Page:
Age cannot wither them – to paraphrase Shakespeare’s line about Cleopatra. Statues made in Ancient Greece pre-date the Egyptian queen by 500 years or more but they still astonish today. A particular skill of the Athenian sculptors was to give a sense of motion to their marble statues through expert chiselling of a figure’s flowing robes. The same could be said of carpentry, where the smoothness of a piece of bended wood speaks volumes about the skills of those working the material. So when a Chinese furniture maker called itself Qumei (literally “the beauty of curves”), it indicated the brand was serious about its own artisanship.
That may have been a factor in winning over a Norwegian furnishing group it wished to acquire.
After a year of courtship, Beijing-based Qumei Home Furnishings Group has offered $630 million to buy Oslo-listed upholstery producer Ekornes, paying a premium of almost 18% to its last traded price. The company markets its products under various brands such as Stressless, Svane, IMG and its eponymous label.
At least 55.6% of its shareholders must now consent to the deal – a target that is halfway met (thanks to approvals from Ekorne family members and other major owners). The board has unanimously recommended the deal. “This agreement opens new growth opportunities for Ekornes and our renowned brands such as Stressless and IMG in China and in existing markets,” Olav Holst-Dyrnes, Ekornes’ CEO, said in a statement. “We will benefit from Qumei’s insight into Chinese consumers’ design and product preferences and gain accelerated access to the Chinese market,” he added, noting that Qumei has more than 850 stores across the country (most are owned by franchisees).
The deal comes at a time when the Norwegian maker of the Stressless Recliner chair – regarded by many as the most comfortable in the world – has been performing far from comfortably. Last year Ekornes’ net profit fell 37% on the year to 200.5 million kroner ($24.87 million) as revenues shrank 2%. Performance was hurt by competition from lower-end brands in Europe, the region from which it derived nearly 57% of its sales revenue.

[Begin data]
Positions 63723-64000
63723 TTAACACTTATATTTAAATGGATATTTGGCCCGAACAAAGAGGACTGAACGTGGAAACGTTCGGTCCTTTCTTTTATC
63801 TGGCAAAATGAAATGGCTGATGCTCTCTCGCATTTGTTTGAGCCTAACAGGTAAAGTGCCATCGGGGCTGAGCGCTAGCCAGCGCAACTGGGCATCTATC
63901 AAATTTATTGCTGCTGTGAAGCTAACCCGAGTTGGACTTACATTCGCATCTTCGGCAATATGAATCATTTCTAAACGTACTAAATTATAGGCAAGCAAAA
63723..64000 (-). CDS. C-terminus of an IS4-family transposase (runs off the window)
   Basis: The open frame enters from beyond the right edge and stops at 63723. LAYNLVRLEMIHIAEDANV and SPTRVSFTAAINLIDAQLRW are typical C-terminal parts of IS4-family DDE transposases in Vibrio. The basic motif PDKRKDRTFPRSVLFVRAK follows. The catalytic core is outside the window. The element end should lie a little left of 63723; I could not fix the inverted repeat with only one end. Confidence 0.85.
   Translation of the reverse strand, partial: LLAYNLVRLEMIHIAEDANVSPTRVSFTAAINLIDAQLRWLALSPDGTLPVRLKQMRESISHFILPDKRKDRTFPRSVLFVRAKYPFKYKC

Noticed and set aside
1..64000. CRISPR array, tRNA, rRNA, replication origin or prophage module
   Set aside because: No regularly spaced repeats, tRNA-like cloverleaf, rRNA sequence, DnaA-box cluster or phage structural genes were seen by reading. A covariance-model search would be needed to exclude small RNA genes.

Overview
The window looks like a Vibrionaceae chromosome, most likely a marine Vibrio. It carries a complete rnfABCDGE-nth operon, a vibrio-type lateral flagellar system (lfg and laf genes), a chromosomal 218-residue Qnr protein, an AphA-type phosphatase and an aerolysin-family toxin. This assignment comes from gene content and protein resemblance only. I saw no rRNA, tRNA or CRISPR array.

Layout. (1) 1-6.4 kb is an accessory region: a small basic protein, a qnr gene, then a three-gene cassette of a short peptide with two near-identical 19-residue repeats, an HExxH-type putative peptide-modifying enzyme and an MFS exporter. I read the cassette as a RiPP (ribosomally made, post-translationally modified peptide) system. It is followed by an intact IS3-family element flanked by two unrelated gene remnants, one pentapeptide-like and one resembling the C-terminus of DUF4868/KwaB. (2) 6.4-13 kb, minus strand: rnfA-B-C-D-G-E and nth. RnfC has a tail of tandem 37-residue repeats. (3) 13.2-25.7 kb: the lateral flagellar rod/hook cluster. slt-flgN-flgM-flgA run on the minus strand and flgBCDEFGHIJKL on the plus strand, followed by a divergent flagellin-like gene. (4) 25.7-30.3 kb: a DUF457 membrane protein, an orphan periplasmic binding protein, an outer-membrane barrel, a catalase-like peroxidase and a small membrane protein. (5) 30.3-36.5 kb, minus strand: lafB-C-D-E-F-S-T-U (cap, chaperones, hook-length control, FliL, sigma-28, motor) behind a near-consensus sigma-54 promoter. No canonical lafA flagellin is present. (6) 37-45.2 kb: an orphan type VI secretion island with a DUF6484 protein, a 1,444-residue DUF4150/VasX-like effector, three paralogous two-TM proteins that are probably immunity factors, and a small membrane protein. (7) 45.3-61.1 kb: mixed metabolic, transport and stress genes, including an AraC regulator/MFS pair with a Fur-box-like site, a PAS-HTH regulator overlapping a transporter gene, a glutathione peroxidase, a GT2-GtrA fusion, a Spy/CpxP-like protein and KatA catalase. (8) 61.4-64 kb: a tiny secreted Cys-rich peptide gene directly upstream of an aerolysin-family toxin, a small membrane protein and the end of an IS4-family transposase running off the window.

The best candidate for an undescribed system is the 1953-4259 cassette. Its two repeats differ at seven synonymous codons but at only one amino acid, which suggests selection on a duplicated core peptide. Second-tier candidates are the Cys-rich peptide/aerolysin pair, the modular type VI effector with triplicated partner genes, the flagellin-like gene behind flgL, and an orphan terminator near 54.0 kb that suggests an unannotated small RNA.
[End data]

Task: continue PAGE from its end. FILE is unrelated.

Qumei, on the contrary, is benefiting from the growing affluence and lifestyle upgrades of Chinese consumers. Its net profits rose by a third to Rmb245.5 million ($38.4 million) in 2017 on revenues of Rmb2.1 billion.
Founded in 1987 by Beijinger Zhao Ruihai, Qumei started out as a sofa maker and ventured into bentwood furniture in 1993. The consistently high quality of its product range has won fans. Following its flotation on the Shanghai bourse in 2015, the company increasingly focused on ergonomic and personalised designs, and by last December had opened 88 specially-themed showcase stores. It also works with e-commerce giant JD.com on sales strategies and Big Data applications.
Zhao said the acquisition of Ekornes marks “the first crucial step in Qumei’s globalisation efforts” and he confirmed that it will maintain Ekornes’ manufacturing base in Europe for quality assurance.
That decision has eased the concerns of some of Ekornes’ employees. “I’m positive, primarily because we are to be bought by an industry entrepreneur and not a financier,” Edvard Lie, a trade union rep, told Norway’s Aftenposten.
That’s not entirely the case: Qumei has teamed up with the private equity arm of Nanjing-based Huatai Securities on the deal (it owns 9.5% of the investment vehicle being used to buy Ekornes). However, the Zhao family is backing the deal with its own cash too: Qumei will get Rmb1.5 billion in loans from Zhao and two of his brothers, who together control 73% of the listed company. They may face some dilution, however, as the company also plans to issue new shares worth Rmb2.5 billion.
Some analysts have told media that the size of the deal looks risky for Zhao. After all, the price being paid for Ekornes is roughly twice his own firm’s revenues.
His bold foray also comes at a time when capital controls and a tightening credit environment have seen China’s overseas M&A activity dwindle. The volume of Chinese outbound investment and the number of deals stood at $55.9 billion and 213 respectively as of June 6, down 8% and 22% on the year respectively, according to Dealogic.
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